A fellow Board member said APMs should be prohibited in the income statement and should only be allowed in the notes. The Vice-Chairman replied that with the guidance proposed in the agenda paper he would not prohibit APMs as information about them would have to be disclosed. One Board member replied that not every user of financial statements read the notes. Another Board member agreed and said that the guidance proposed in the agenda paper could not be transferred to an IFRS.  The Chairman asked what his opinion was about the subtotals. The Board member replied that they should also be prohibited until this issue was specifically addressed in IAS 1. The Technical Principal said that to prohibit subtotals, an amendment to IAS 1 would be necessary as subtotals were required if they provided more useful information.

One Board member was in favour of allowing APMs. He said that APMs were commonly used to measure and report performance and prohibiting it would lead to IFRS financial statements being prepared only for compliance reasons whilst the APMs were communicated in another way.

Another Board member suggested distinguishing non-GAAP measures from additional GAAP measures. She said that only non-GAAP measures required further guidance. She said the IASB should state that it did not intend to issue guidance on how subtotals were calculated.

One Board member proposed to explore some common APMs as this was a research project.

The Technical Principal summarised that there were mixed views around the Board table as to whether APMs should be allowed in the financial statements with a perceived majority for allowing them. She said that some of those who were in favour of allowing them were reluctant to allow them ‘on the face’ of the income statement. She also said that there was a demand for more rigour around the definition and the proposed guidance should be more precise.

She continued with the depiction of non-recurring, unusual or infrequently occurring items. She said that the agenda paper presented two views on this issue. Under the first view no guidance would be required as the issue was covered by materiality guidance and the guidance provided in IAS 1 on subtotals. The second view proposed providing additional guidance.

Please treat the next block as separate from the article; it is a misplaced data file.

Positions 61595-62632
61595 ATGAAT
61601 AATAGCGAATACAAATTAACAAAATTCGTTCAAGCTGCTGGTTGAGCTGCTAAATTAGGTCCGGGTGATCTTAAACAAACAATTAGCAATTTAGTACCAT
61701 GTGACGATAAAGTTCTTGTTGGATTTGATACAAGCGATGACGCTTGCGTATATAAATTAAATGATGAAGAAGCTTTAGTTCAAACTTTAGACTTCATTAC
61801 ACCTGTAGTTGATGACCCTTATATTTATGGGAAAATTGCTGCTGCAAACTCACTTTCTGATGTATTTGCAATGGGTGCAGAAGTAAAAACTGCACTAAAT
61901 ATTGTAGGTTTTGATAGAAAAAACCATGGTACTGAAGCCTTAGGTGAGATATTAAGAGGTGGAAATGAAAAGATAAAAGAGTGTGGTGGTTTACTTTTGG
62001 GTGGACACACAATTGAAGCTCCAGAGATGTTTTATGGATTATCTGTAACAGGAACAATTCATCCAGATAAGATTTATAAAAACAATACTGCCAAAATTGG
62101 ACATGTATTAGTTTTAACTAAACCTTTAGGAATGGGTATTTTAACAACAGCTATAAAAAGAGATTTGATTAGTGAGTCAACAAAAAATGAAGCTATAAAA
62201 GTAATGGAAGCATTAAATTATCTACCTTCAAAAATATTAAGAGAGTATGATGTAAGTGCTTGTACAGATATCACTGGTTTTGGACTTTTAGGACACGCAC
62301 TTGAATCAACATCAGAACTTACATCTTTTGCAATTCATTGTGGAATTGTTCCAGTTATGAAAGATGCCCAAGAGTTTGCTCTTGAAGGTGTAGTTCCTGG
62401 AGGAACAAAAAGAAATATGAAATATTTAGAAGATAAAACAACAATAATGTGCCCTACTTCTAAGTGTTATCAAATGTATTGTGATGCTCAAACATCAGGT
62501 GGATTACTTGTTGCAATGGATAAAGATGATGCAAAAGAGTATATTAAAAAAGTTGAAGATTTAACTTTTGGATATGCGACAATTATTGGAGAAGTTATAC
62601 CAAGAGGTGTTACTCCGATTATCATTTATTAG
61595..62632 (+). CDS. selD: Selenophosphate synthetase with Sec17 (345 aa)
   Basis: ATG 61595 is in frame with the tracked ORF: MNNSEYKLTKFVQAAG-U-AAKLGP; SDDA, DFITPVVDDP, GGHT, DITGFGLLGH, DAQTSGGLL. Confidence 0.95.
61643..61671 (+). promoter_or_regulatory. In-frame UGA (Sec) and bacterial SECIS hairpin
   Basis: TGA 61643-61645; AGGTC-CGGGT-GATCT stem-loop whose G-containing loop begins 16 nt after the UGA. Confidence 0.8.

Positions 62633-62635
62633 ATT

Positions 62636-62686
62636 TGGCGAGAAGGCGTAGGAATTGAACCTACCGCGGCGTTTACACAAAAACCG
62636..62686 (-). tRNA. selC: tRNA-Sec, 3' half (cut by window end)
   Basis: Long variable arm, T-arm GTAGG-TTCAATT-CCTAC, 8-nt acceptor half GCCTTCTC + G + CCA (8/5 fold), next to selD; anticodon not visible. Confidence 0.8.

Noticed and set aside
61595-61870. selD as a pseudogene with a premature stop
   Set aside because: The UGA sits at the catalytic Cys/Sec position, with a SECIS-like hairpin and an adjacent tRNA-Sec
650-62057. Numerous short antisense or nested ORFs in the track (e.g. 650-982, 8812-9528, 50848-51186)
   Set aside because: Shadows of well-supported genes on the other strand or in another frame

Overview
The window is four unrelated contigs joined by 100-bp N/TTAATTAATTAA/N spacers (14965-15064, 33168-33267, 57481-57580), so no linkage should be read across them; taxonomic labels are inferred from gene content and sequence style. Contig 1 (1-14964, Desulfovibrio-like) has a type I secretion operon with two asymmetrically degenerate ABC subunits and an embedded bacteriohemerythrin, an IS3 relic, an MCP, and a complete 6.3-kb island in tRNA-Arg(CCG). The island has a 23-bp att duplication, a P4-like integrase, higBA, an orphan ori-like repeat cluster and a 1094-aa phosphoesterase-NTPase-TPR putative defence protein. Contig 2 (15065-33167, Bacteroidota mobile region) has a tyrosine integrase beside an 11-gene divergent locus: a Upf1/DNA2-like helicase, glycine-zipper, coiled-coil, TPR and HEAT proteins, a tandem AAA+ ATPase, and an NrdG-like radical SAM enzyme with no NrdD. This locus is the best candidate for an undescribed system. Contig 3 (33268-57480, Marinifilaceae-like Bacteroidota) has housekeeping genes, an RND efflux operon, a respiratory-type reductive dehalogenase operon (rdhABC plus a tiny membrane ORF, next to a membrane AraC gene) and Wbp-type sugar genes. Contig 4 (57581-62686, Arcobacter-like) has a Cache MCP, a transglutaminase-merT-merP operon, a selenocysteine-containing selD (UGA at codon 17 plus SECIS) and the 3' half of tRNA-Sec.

The Chairman called a vote on the views. 11 Board members were in favour of providing additional guidance.

The Technical Principal then asked whether the Board agreed that EBIT and EBITDA could also be included in an income statement that was presented ‘by nature’. The majority of Board members agreed.

Agenda Paper 11C: Principles of Disclosure – Other Non-IFRS information

The Technical Principal said that the paper addressed the question of whether IFRS financial statements should prohibit the disclosure of information that ultimately was outside of the scope of financial statements and, if it was not prohibited, whether guidance should be provided about the presentation of this information.

One Board member was in favour of not prohibiting this information, especially as some of the information could be reconciled to IFRS measures. One benefit of this view was that the quality of this information would be ensured as it would be audited. The Technical Principal asked if his opinion would change if the information was presented in a non-audited part of the financial statements. He replied that he still believed that the quality would be higher within the financial statements.

Another Board member found that the requirement to include the proposed list of the disclosures that an entity had identified as non-IFRS was too burdensome.

The Technical Principal asked whether the IASB agreed with not prohibiting non-IFRS information in financial statements and whether a disclosure Standard should provide guidance on the presentation of those. The Board agreed.